An abscess is a tender mass, also called a boil which can appear anywhere on the body and is usually full of pus. The most common areas where abscess can develop are the armpits, around the anus and vagina, the base of the spine, around a tooth and the groin area. It is painful and should be treated by a doctor.
Causes of Abscess
Abscesses are caused by obstruction of sweat glands, swelling of hair follicles, or minor breaks and deflate the skin. Germs get beneath the skin or into these glands, which causes a stirring response as the body's resistance try to exterminate these germs.
The middle of the abscess dissolves and contains dead cells, bacteria, and other debris. This region begins to grow, creating pressure beneath the skin and further swelling of the adjoining tissues. Pressure and swelling cause the pain.
Other factors that may result in developing the abscess are:
- Exposure to unhygienic environments
- Contact with people having skin infections
- Poor hygiene
- Poor circulation
Abscesses can be severe if the person has one of the following issues:
- Ulcerative colitis
- Severe burns
- Alcoholism or drug abuse
Symptoms of Abscess
The symptoms of abscess include:
- A painful tender red mass
- Pus in the middle
- Head or a point appears as the condition progresses and then ruptures
The condition may even aggravate, if no proper care is taken. Also, it may spread the infection into the tissues or even into the bloodstream. If the infection spreads deeper into the tissue, the person may also develop a fever or feel sick.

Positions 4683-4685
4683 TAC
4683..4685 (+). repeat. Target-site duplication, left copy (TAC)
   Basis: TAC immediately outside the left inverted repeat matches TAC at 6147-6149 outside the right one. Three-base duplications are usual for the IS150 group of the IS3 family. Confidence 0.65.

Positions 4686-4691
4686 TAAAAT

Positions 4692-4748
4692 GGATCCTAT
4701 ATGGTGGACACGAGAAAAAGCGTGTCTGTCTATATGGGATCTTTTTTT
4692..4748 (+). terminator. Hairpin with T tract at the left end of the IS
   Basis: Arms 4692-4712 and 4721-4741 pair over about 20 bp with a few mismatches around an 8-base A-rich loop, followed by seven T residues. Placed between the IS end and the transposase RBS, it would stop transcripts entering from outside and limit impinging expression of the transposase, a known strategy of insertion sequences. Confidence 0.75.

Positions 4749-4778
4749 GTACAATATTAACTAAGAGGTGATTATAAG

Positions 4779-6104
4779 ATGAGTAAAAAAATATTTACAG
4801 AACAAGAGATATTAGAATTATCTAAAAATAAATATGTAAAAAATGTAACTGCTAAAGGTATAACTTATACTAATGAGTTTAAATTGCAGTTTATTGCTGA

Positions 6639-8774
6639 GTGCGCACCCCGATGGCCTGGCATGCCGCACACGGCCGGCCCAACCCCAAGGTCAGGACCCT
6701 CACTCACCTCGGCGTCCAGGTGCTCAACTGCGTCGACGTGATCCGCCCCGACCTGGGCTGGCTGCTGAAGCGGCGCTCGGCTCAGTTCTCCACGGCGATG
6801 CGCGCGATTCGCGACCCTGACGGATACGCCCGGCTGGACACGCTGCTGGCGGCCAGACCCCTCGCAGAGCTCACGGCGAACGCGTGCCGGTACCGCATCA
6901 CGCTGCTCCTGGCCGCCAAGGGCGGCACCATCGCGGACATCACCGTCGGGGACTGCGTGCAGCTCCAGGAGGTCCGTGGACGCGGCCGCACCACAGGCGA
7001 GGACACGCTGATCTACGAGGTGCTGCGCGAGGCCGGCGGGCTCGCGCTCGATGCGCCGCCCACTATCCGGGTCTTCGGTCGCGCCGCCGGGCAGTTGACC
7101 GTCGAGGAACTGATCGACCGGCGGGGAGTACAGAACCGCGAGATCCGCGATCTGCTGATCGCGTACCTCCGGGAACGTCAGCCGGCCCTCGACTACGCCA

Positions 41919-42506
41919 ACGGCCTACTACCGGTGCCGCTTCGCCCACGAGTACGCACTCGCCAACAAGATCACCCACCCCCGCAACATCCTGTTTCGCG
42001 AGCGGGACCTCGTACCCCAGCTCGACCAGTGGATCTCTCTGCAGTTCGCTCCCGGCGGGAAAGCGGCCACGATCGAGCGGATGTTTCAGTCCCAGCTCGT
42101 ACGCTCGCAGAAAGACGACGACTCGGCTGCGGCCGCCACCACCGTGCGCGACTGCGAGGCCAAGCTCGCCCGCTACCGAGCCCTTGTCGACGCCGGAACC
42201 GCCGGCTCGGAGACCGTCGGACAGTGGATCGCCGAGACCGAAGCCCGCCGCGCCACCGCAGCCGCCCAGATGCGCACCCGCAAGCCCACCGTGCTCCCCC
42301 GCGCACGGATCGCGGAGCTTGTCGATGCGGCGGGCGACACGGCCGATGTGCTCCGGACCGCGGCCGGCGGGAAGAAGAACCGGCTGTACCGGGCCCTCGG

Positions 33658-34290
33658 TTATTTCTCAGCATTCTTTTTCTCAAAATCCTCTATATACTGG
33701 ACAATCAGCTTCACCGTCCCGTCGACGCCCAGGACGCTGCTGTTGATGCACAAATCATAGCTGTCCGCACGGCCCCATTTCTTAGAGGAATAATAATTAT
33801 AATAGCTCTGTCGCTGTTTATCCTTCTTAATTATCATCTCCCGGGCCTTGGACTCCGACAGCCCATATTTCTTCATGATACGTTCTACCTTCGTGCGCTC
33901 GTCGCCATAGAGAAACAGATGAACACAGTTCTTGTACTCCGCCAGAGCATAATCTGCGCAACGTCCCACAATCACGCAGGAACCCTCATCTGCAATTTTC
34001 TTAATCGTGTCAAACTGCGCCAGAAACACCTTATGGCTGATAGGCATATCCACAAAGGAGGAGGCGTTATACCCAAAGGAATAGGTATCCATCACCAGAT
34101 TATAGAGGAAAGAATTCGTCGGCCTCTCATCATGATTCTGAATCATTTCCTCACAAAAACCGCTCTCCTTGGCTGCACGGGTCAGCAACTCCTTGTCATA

Diagnosis of Abscess
The doctor will first take the medical history and may ask the person about how long the abscess has been there, any previous injury to the area affected by an abscess, medication, any allergies, etc.
The doctor will then examine the area affected with an abscess. If it is near the anus, he will perform a rectal exam. If it is growing under the arm or leg, then he will feel the lymph gland under the arm or groin area.
Treatments of Abscess
Abscess should be removed only by the doctor at a medical setting. The area around the abscess is numbed with an anesthesia, which makes the surgery less painful.
In case the abscess is large, then a sedative may also be given to the patient. The area will be covered with antiseptic solution and sterilized towels. The doctor will then cut open and drain out all the pus.
Once all the pus and debris are drained out, the doctor will insert a packing into the cavity to stop bleeding. A bandage will be placed over the packing and the doctor may advise some care to be taken at home.
If the pain still persists, the doctor may prescribe some painkillers that need to be taken for the next two days or, until the packing is removed.